Neuropathic pain refers to alterations in pain perception (spontaneous pain, hyperalgesia and allodynia) that arise from lesions in the nervous system. It affects a large sector of the population. Veterans are especially susceptible to neuropathic pain, because of their exposure to combat wounds and diabetes. Neuropathic pain is notoriously difficult to treat. It responds poorly to opiates, probably because of a loss of their analgesic effect in the spinal cord. A key site of pain modulation is the synapses between nociceptive afferents and dorsal horn neurons. In particular, substance P-containing afferents that make direct synapses with dorsal horn neurons that project to the brain. The receptor for substance P, the neurokinin 1 receptor, is present in these neurons and produces an increase in their excitability responsible for hyperalgesia. Moreover, since there is a single synapse between the substance P-containing afferents and the brain, changes in transmitter release in this synapse have important effects on pain. This project will measure substance P release as an indicator of overall activity of these synapses, investigating how it is inhibited by two receptors present in primary afferent terminals: the 5-opioid receptor and the 12 adrenergic receptor. Recent studies in cell cultures and our data indicate that 5-opioid receptors inhibit neurotransmitter release by a mechanism unique of primary afferents: phosphorylation of voltage-gated calcium channels by Src family kinases. In contrast, 12 receptors inhibit these calcium channels by the mechanism commonly found in other neurons: binding of G protein 23 subunits (G23). Preliminary data also show that substance P release is inhibited by 5-opioid receptors in normal rats but not in neuropathic rats, which parallels the lack of efficacy of opioids in neuropathic pain. In contrast, 12 receptor agonists do not lose their efficacy in neuropathic pain. We formulated the following hypotheses: 1) 5-opioid and 12 adrenergic receptors inhibit SP release by inactivating Ca(V) channels;the effect of 12 receptors is mediated by G23 while that of 5-opioid receptors is additionally mediated by SFKs;2) in neuropathic pain, inhibition of SP release by 5-opioid receptors is loss, but its inhibition by 12 adrenergic receptors and synergy between 5- opioid and 12 receptors are still present.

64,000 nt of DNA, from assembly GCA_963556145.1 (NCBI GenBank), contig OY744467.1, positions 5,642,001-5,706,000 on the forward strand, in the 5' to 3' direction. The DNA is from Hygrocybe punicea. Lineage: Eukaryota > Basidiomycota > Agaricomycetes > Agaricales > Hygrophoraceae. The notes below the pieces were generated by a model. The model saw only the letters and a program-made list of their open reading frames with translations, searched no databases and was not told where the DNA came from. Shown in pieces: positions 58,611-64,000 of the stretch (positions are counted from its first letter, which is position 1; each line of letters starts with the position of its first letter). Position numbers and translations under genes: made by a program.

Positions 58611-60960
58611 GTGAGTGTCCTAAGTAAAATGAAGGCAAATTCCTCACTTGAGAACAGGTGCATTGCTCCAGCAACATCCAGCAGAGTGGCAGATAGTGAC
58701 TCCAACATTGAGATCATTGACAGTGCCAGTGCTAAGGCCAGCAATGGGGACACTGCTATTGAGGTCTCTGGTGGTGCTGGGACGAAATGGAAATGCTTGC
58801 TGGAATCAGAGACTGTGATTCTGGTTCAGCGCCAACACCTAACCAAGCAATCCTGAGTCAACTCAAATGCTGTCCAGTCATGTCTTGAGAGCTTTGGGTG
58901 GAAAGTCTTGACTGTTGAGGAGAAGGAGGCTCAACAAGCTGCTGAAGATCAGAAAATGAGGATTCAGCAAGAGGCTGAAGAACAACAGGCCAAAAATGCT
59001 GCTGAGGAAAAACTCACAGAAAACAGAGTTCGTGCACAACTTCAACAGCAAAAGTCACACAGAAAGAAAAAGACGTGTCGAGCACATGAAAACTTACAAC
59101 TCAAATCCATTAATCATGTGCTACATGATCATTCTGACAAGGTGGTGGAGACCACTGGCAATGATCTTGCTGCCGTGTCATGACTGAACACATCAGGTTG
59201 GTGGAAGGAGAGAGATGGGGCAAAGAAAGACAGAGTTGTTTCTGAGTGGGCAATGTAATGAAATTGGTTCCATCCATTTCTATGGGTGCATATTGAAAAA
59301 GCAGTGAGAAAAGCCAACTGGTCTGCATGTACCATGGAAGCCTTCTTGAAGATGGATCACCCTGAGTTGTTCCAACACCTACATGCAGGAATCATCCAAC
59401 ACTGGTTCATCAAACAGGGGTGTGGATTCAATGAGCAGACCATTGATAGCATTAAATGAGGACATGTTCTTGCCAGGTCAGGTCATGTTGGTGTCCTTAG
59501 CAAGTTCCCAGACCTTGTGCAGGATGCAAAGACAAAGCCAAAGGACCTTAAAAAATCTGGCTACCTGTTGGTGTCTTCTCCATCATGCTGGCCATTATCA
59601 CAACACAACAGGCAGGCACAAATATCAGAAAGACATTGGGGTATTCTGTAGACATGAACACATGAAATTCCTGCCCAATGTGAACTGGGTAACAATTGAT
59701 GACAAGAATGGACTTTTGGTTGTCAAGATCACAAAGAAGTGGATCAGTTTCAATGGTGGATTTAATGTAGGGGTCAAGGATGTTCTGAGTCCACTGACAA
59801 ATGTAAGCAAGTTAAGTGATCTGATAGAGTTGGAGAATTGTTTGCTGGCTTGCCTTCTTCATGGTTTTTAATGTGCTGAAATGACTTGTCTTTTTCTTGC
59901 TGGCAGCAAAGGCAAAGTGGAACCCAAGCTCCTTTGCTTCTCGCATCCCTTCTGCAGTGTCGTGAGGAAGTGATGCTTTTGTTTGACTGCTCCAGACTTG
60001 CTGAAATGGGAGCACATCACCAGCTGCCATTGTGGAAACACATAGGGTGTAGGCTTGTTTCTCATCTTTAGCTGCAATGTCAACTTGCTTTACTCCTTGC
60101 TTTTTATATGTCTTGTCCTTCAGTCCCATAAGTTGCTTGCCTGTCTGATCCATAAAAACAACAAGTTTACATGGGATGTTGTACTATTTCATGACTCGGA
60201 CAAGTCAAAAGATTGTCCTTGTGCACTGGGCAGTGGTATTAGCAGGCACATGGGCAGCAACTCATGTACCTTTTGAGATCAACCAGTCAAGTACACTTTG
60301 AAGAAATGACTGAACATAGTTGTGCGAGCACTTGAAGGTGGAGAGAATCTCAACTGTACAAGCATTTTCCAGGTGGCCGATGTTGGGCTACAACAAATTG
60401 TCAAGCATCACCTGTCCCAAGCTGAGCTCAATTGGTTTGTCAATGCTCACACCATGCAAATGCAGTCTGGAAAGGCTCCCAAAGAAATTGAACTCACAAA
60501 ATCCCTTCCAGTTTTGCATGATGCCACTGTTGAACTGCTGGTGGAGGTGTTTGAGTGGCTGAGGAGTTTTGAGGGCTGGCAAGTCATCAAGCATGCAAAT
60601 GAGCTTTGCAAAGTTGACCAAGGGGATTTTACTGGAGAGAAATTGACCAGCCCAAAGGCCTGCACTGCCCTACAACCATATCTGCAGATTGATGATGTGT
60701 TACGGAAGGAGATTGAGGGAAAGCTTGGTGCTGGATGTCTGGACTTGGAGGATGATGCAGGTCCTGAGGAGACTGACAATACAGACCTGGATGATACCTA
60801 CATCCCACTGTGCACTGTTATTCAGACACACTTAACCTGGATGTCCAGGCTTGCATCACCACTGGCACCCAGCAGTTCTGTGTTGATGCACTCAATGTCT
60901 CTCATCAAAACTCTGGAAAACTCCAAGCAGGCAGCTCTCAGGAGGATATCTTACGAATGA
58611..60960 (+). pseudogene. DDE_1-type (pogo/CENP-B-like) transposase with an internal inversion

The Specific Aims of this project are: 1) to study the mechanisms by which 5-opioid and 12 receptors inhibit substance P release;2) to study changes in opioid and adrenergic inhibition of substance P release in neuropathic pain. The project is significant in that it will study unique signaling mechanisms in nociceptive afferents that can become prime targets for developing analgesic drugs. Moreover, it will investigate how these signaling mechanisms undergo specific changes in neuropathic pain. The methodological approach in Aim 1 will consist in using neurokinin 1 receptor internalization as an in situ measure of substance P release, and pharmacological and molecular (small interfering RNA) approaches to dissect the signaling pathways used by the 5-opioid and 12 receptors.
In Aim 2, we will use a rat model of neuropathic pain to investigate alterations in these receptors and their signaling systems.
Neuropathic pain occurs when lesions in nerves or the central nervous system lead to dramatic increases in the intensity of painful sensations or to spontaneous pain. It affects a large sector of the population, with two million cases in the United States. Veterans are especially susceptible to neuropathic pain because if can arise from combat wounds and from diabetes, common in aging veterans. Indeed, veterans present a much higher incidence of chronic pain than the general population: 50% of veteran patients suffer from at least one type of chronic pain. Neuropathic pain is notoriously difficult to treat because it responds poorly to morphine and other opiates. However, agonists of adrenergic 12 receptors have shown efficacy in treating neuropathic pain when given alone or together with opiates. This project will study changes in the functioning of opioid and 12 receptors in the spinal cord in rats with neuropathic pain. Our goal is to target these systems to find new drugs that would cure or decrease neuropathic pain.